3. In a related point, the "ideas cannot be bombed" meme must be done away with. I recognize that we are engaged in an ideological contest. Like those who propagate this meme, I also recognize that the bombings, shootings, and stabbings that rock our world are not evidence of some new clash of civilizations—rather, they are the spill-over of a clash within a civilization. Salafi-Jihadists (and their occasional Deobandi-Jihadist counterparts) are doing all in their power to hijack Islamic civilization for their own ends. In some places they are succeeding. But the "ideas cannot be bombed" set seems to miss just how they are doing this. All of ISIS's propaganda and internet savvy would mean nothing absent the strength of their arms and the length of their conquests. Salafi-Jihadism is an ideology spread by the sword.
An honest review of human history suggests that this is the rule, not the exception. Political ideologies disappear when they are discredited. You must search long and hard to find important political ideals that were discredited by rational argument or rhetorical slight alone. In truth, most ideas die when they fail to provide the boons they promise. Nothing can break an ideological system apart faster than the crushing weight of reality.
The Taiping Heavenly Kingdom inspired millions with its millennial ideology. It was discredited when its capital was sacked by imperial forces and its leaders publicly killed. At the turn of the twentieth century China, Japan, and Korea saw vast changes in the shape of their society as the old Neo-Confucian world view that had upheld the old order was discredited by Western power. In Europe both communism and fascism rose to horrific heights because the classical liberalism was discredited by the horrors of the Great War and the heartache of the Great Depression that followed it. The fascist model did not survive the desolation of the premier fascist powers during the Second World War. The mission civilisatrice of the great colonial empires died as Britain and France lost control of their colonial domains. As a global revolutionary force communism withered away because the events that closed the 20th century left it discredited. If Americans do not worry about communist revolutionaries anymore it is because communism was so thoroughly discredited that there is no one left in the world who is willing to pick up arms in its name.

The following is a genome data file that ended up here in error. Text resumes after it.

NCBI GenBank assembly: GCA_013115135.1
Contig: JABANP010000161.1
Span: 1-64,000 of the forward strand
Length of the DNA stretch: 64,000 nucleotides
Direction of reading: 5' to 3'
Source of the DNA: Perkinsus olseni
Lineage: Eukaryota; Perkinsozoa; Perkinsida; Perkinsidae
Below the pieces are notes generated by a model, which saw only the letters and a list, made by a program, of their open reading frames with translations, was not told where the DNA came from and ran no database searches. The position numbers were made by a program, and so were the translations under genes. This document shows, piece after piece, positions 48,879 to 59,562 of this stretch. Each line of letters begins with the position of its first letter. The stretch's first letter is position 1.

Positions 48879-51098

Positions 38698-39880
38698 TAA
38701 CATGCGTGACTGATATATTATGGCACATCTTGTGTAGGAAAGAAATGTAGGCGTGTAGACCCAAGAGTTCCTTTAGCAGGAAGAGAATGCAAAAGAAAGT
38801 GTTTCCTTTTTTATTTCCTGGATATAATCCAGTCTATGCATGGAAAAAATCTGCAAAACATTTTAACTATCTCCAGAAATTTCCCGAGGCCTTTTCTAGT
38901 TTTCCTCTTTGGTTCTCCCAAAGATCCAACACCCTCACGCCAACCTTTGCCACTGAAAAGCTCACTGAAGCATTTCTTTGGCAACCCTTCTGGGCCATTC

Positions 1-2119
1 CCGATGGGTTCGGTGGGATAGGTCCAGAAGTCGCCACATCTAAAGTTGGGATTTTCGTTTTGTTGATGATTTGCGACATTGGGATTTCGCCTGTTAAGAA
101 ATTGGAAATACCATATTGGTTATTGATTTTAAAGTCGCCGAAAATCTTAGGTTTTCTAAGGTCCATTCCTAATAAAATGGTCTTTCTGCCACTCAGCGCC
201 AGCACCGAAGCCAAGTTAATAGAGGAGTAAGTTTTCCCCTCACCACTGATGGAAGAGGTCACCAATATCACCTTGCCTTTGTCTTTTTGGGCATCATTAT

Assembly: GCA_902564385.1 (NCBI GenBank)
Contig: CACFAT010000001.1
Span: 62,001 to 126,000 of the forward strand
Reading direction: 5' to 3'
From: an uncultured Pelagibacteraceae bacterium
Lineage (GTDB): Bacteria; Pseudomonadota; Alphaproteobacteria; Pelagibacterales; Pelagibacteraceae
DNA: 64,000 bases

History suggests two models for the destruction of toxic ideologies: defeat and implosion. Communism, protected as it was by a thousand nuclear warheads pointed at American soil, died through implosion. It was a slow death. The ideology ruled for just under a century. In that time it killed tens of millions of people. Pity those who must endure an evil ideology too strong to be defeated.
Defeat is the other way to kill a way of thought. It is the fastest way ideologies die, and in the long course of history, most common. This should be clear from the sketch above, but if we stretched our analysis back through time we find the same lesson repeated again and again over the centuries. One idea after another has been destroyed by steel, by bullet, and then by bomb.
The Middle East never had the cataclysmic encounter with modernity that convinced its elites to abandon old ideologies, as Northeast Asia, India, and Africa did. Salafi-Jihadism will not disappear unless it is just as forcefully discredited.
4. If your ideal strategy to defeat ISIS (or Salafi-Jihadism generally) involves Westerners, and especially Americans, engaging in a nuanced and culturally aware contest of narratives seamlessly coordinated across all branches of government, then your ideal strategy will fail.
I recently wrote:
[This is] one of the central problems of policy punditry in 21st century America. It doesn't pass the StupidProof (TM) test.
Strategists and analysts often wish American policies were grounded in a sophisticated strategic vision implemented by a cadre of disinterested statesmen who have a nuanced understanding of the world and its doings. This is a fantasy. America is a democracy. Its statesmen must justify their actions to the masses on a set electoral time table. Top level bureaucrats are mostly chosen for partisan reasons. Important foreign policy decisions usually have more to do with value signalling on the domestic stage than a sober assessment of American interests on the international one. Leaders in both the executive and the legislative branches surround themselves with aids and hanger-ons with no special expertise or experience in foreign affairs. For basic economic reasons (which I have explained before), few Americans learn foreign languages. The American media do not care very much about foreign affairs, and the issues they do care about are given attention disproportionate to their import. These journalists, like almost all Americans, are appallingly ignorant of the history, religious traditions, and cultural quirks of foreign peoples. Policy must be filtered through layers of unresponsive bureaucracy, and the various agencies that implement these policies are poorly coordinated. To top if off, senior policy officials do not read books.